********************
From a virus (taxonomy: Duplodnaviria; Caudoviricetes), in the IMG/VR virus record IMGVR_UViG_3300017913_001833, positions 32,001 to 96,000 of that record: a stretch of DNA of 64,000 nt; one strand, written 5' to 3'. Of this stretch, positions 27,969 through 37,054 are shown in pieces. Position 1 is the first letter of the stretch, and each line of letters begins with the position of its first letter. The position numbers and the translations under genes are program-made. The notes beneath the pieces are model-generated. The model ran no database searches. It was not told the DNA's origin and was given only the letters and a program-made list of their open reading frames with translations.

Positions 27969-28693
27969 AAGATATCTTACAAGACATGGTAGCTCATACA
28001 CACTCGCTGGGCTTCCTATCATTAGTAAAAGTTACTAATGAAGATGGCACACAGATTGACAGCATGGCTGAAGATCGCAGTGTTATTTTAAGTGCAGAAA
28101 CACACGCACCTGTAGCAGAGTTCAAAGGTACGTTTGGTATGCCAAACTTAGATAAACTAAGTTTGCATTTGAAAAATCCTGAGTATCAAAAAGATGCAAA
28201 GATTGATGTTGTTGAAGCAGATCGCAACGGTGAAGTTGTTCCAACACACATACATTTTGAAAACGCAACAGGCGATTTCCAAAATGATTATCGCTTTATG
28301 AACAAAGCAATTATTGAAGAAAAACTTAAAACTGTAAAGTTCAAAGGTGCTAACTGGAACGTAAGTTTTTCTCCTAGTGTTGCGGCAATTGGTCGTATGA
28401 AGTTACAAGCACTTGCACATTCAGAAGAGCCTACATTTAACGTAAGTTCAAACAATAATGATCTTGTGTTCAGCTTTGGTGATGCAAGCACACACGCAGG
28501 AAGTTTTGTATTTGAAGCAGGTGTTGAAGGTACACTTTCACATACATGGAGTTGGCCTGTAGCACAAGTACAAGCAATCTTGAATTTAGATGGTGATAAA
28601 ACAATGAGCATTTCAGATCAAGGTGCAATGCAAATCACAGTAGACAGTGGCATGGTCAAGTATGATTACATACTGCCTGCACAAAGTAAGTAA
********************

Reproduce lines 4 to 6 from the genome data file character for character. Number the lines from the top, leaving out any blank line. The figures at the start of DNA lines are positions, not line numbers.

28001 CACTCGCTGGGCTTCCTATCATTAGTAAAAGTTACTAATGAAGATGGCACACAGATTGACAGCATGGCTGAAGATCGCAGTGTTATTTTAAGTGCAGAAA
28101 CACACGCACCTGTAGCAGAGTTCAAAGGTACGTTTGGTATGCCAAACTTAGATAAACTAAGTTTGCATTTGAAAAATCCTGAGTATCAAAAAGATGCAAA
28201 GATTGATGTTGTTGAAGCAGATCGCAACGGTGAAGTTGTTCCAACACACATACATTTTGAAAACGCAACAGGCGATTTCCAAAATGATTATCGCTTTATG